Bill Shanks

Falcons’ Smith is on the chopping block

It’s not often that fans feel sorry for a football coach, but there seems to be sympathy growing for Mike Smith of the Atlanta Falcons. His team is 4-7, but yet it remains in first place in the NFC South. Smith’s status, however, is as shaky as ever and getting flimsier by the week.

Perhaps a division title, regardless of how bad the record will be, can save Smith. That might be the only thing. But there is no way to put lipstick on this pig, even with the Falcons in the worst division in recent NFL history.

The Falcons do not have enough talent on this team. Injuries have decimated the offensive line and other areas on defense. Smith didn’t pick these players. Thomas Dimitroff did, and this is his roster. These were his drafts. And that’s why this is not all on Smith.

But Sunday’s loss to Cleveland was on Smith. His clock management at the end of the game was awful, and credit Smith for taking responsibility Monday for the bad coaching. You can also point fingers at him for the Falcons’ loss in London to the Detroit Lions a few weeks ago. That was a game Atlanta should not have lost.

So can Smith survive this? Should he? Shouldn’t Dimitroff take the blame for the bad decisions in the drafts and in free agency? They came in together and maybe they need to leave together.

It’s hard to believe the Falcons are 8-19 since they lost the NFC championship game to San Francisco almost two years ago. A team that looked like it was staying at the top of the mountain has instead fallen like a rock. And now all Falcons fans have a familiar feeling of a pending transition on the sideline.

Smith and Dimitroff have been in charge of the Falcons in their best stretch ever. This franchise had never had back-to-back winning seasons before they took over, and from 2008 through 2012 the Falcons were 56-24, with five straight winning seasons.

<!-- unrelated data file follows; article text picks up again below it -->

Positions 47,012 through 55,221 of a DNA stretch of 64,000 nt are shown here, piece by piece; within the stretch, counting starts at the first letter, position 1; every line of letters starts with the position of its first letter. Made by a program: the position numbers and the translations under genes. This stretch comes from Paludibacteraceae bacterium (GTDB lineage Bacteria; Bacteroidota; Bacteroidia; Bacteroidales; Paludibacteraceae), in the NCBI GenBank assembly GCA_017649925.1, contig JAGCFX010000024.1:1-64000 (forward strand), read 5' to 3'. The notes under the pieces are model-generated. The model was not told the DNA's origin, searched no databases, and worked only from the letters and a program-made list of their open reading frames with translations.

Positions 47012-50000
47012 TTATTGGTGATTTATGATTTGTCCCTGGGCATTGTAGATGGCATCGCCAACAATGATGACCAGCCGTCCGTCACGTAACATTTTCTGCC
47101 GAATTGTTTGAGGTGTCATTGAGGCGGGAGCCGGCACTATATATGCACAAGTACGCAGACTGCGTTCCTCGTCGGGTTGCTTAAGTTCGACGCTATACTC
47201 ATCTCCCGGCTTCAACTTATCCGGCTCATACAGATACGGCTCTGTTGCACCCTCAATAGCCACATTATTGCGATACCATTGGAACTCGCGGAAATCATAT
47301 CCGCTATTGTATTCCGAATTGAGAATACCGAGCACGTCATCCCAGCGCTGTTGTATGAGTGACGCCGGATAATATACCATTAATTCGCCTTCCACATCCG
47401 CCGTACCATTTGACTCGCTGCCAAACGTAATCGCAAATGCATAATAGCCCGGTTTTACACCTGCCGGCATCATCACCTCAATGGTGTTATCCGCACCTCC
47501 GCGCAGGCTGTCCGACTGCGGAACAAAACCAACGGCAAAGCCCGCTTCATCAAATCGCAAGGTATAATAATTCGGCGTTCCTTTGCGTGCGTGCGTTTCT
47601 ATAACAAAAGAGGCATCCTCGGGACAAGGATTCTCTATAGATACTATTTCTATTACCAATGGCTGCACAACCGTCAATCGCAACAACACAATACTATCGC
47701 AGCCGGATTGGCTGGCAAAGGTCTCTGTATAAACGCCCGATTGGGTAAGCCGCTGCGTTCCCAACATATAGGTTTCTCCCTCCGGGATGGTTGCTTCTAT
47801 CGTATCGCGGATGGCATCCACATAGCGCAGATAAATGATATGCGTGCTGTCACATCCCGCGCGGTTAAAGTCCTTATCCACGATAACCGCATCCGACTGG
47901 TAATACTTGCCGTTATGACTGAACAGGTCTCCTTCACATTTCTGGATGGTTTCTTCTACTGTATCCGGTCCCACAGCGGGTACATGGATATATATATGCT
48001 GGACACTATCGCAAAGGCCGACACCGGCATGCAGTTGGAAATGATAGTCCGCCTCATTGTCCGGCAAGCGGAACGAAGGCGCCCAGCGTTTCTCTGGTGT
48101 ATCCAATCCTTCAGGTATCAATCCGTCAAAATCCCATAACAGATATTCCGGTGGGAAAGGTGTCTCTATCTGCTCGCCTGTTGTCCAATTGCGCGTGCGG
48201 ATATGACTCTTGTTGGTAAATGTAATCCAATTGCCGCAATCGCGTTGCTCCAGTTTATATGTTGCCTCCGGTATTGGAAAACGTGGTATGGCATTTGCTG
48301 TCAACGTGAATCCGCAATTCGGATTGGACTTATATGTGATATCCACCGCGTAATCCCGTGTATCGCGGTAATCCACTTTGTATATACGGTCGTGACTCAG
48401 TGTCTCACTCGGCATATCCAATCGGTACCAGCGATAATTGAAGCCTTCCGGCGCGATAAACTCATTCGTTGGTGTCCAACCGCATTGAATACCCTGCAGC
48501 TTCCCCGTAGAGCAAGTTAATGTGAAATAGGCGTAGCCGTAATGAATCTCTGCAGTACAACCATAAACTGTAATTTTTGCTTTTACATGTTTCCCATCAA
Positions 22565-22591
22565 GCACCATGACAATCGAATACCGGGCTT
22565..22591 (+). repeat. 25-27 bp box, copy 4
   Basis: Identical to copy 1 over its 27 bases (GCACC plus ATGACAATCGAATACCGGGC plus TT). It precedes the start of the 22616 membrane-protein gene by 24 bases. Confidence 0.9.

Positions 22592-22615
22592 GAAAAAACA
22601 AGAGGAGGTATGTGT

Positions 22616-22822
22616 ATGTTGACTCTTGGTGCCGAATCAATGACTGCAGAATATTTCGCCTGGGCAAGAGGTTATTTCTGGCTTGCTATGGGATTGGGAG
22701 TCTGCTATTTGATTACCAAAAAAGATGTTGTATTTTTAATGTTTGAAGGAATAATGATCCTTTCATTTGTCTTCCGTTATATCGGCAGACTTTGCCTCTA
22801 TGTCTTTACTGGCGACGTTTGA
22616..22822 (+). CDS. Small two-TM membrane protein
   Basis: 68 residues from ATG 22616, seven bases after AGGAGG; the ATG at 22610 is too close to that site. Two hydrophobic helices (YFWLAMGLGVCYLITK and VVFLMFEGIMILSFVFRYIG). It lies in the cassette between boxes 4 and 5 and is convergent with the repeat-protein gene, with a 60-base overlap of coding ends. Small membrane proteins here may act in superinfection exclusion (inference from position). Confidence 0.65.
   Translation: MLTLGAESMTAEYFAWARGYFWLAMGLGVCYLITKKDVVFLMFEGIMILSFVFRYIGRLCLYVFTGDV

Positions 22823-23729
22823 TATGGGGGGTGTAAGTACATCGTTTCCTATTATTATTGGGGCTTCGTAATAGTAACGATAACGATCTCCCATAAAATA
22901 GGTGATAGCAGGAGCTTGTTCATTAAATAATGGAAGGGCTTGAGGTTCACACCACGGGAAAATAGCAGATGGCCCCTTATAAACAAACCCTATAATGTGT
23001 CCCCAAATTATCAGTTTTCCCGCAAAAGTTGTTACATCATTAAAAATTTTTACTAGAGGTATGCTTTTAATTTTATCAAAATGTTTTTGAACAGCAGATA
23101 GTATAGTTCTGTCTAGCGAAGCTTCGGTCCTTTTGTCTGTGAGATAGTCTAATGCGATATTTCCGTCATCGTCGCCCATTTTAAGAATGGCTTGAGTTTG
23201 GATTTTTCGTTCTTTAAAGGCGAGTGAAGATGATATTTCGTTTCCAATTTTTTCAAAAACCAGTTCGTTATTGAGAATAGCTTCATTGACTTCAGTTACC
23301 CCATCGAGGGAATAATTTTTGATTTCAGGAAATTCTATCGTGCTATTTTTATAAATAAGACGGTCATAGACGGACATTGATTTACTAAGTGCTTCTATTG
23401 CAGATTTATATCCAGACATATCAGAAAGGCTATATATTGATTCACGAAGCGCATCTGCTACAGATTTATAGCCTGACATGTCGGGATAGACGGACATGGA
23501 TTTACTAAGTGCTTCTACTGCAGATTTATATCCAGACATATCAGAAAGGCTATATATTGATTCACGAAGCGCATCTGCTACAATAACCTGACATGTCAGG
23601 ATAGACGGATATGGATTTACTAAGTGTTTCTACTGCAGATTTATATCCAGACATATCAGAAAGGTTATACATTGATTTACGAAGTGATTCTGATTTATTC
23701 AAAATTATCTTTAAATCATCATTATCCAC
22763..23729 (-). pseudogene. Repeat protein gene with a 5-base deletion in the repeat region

It’s easy to be grateful to Smith and Dimitroff for that success. They accomplished things never done before in the franchise’s history. But this is the NFL, and fans can’t stand losing for long.

There is some inevitability to this situation. Sunday in the locker room there was a strange feeling, one of pending doom. There should be some satisfaction in that the Falcons still have a chance to make the playoffs because of the horrid division they are in, but instead it’s more like players are getting ready for a new coach.

Team owner Arthur Blank is three years away from having his team in a fancy new stadium. Fans will have to pay personal seat license fees to pay for season tickets. That’s going to cost a lot of money, and Blank can’t afford to jeopardize those sales by having a team that might have a second straight losing season.

That’s why Smith is in trouble, but if Dimitroff survives, it will be a shame. He is the one who overestimated his own draft picks and remained loyal to a fault to mediocre players. He is the one who failed to address the offensive line depth and the lack of a pass rush. Dimitroff is the first one who should go.

And even though Smith probably deserves another shot, he’s unlikely to survive. Games like Sunday won’t help his case. While he got even more respect for admitting the mistake, it was still on him. When coaches start losing games, they might as well start updating their resume.

Maybe Atlanta can still make a run, but it might not matter. Sunday might have sealed the fate for a coach who did things never done before by this franchise, but in the end, he didn’t do enough to save his job.

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